Day Three of the All Asian Independent Film Festival

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Well, there we are! The end of another thrilling weekend of groundbreaking cinema. As the doors to the Power Plant Cinema close and the sun sets over Manila, let’s take a look at the third and final day of this year’s All Asian Independent Film Festival.
The start of the afternoon saw the final entry of the Filipino Film Students Special Competition, A Personal Reminiscence by Mark Daniel B. De Castro. This powerful, emotive reflection on the experiences of colonial history explores the relationship between identity, homeland and literature, and certainly provided a thought-provoking start to the day’s events. It means a lot to AAIFF to have been able to platform such an eloquent examination of Filipino cultural heritage within the Philippines itself. In an interview, Mark Daniel told us about his love of filmmaking as a powerful tool to tell stories about “things that are not being talked about” and “inspire creativity within a community”.
Filmmakers and staff at AAIFF 2023

Later in the day, after a look at some of the highlights of AAIFF’s partner festival in Europe, the focus returned to the world’s largest continent as the screenings of this year’s Official Selection continued. Once again, the films provided a wide-ranging platform for some of the key social, cultural and political issues of both Asian countries and the world beyond. 
Take, for example, the dramatic short I am no one. Directors Sebastian Kong and Steve Tran explained how their film deals with “the theme of social invisibility through the prism of Asians in France”, adding how they “wanted to show to the rest of the world that we are Asian, but first of all we are humans”.  
Kaz Akashi’s dramatic feature Hannora, which won the category of Best Dramatic Feature Film, explores the question of what ‘freedom’ really means. Akashi explained that “the definition of freedom varies depending on country, ethnicity, religion, family and individual” – the film, therefore, is “just one answer to this question”. Akashi’s film explores the contradictions in Japan’s concept of freedom; in particular, he hopes to give courage to young people who are currently “living and fighting with doubt” after having left the education system.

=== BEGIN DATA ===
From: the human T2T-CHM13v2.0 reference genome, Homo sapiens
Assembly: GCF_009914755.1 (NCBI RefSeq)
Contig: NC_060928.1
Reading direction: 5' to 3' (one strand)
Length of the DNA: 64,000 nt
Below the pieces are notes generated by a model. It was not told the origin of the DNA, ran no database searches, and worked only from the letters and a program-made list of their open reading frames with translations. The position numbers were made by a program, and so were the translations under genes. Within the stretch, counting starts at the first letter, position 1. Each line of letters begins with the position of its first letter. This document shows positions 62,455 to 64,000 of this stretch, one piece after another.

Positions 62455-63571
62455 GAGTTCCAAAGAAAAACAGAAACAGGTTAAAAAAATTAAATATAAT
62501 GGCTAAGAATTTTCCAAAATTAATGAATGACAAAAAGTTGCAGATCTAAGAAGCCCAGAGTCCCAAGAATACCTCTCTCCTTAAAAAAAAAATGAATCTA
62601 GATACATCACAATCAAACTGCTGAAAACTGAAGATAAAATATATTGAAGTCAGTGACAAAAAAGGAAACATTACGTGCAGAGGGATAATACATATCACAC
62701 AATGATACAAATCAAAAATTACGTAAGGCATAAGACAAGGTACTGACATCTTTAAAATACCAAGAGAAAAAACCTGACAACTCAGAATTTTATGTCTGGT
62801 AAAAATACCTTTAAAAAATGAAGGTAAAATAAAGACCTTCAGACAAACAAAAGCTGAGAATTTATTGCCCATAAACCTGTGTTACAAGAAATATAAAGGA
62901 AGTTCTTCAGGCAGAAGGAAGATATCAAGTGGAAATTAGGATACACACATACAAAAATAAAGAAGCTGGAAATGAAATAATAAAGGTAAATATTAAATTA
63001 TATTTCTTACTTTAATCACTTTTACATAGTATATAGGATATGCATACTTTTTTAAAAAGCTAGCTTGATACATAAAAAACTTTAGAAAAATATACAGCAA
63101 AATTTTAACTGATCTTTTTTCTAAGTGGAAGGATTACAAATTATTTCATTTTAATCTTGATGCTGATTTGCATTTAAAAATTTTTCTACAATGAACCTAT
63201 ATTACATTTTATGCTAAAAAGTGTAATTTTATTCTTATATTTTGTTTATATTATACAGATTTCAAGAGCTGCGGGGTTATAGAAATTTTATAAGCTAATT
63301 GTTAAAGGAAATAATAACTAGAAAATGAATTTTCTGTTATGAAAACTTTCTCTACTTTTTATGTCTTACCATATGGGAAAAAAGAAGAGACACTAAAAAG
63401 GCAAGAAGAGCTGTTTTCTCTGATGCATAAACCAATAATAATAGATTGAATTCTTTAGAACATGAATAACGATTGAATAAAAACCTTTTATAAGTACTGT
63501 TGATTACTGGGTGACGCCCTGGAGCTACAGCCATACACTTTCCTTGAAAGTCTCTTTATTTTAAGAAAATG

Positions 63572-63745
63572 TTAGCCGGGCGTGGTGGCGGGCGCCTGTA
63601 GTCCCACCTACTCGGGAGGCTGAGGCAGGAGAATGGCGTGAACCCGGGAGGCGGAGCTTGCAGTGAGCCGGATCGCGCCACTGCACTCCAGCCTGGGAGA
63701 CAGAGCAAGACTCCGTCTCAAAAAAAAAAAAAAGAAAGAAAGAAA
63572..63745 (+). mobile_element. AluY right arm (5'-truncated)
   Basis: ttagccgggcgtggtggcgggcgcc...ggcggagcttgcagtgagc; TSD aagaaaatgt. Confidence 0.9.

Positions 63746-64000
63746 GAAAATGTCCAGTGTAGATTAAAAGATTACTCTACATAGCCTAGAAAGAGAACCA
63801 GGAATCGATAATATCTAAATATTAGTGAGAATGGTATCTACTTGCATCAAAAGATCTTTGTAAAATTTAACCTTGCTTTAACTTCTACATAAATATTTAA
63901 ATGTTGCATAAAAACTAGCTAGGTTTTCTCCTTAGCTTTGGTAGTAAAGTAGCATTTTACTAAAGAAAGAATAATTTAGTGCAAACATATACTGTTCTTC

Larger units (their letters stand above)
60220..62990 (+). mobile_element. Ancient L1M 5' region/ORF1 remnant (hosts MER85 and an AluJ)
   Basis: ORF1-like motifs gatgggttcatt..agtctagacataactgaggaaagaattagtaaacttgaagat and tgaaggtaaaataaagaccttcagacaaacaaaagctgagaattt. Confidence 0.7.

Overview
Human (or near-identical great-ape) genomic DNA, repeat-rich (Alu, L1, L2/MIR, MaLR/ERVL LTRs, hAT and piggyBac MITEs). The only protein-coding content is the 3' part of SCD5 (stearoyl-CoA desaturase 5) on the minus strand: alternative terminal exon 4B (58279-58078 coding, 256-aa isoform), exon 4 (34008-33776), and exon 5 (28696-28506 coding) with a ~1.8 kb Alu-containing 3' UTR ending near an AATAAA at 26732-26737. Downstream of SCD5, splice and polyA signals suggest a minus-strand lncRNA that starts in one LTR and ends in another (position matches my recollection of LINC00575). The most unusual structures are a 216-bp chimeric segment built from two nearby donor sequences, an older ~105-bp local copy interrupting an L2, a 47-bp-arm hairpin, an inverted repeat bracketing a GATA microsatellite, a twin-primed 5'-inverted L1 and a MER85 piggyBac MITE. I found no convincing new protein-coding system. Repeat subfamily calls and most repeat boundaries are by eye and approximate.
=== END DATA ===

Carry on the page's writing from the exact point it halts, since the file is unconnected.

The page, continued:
Kaz Akashi’s Hannora

The weekend’s excitement culminated in a sparkling awards ceremony earlier this evening, which saw the very best of this year’s submissions rewarded for their talent, artistry and innovation. After careful deliberation the Jury decided on the following awards:
The winners: 

Filipino Student’s Special Award: Wails of the Shadows Dancing in the Wind

Documentary Film: My Mother’s Daughter

Dramatic Short Film: The Dragon in the Clouds

Music Video: Tiger (Silver Lotus)

Dramatic Feature Film: Hannora

Experimental Film: Version of Nature

Student Film: Blue is the color of the planet from the view above

Audience Award: A Sorry Love Story

Jury’s Special Mention: Jet Lag

Asia’s Best Independent Film: Avenger

Congratulations to all those who received an award; we’re looking forward to seeing the next steps of your filmmaking journeys and are delighted to know that the AAIFF has played a part.
Once again, a massive thank you to everyone who participated this year – whether in person or at home, filmmaker or cine-enthusiast. We’re already looking forward to next year’s edition, and warmly encourage you to check our website and social media to see when submissions open. 
See you all soon! 

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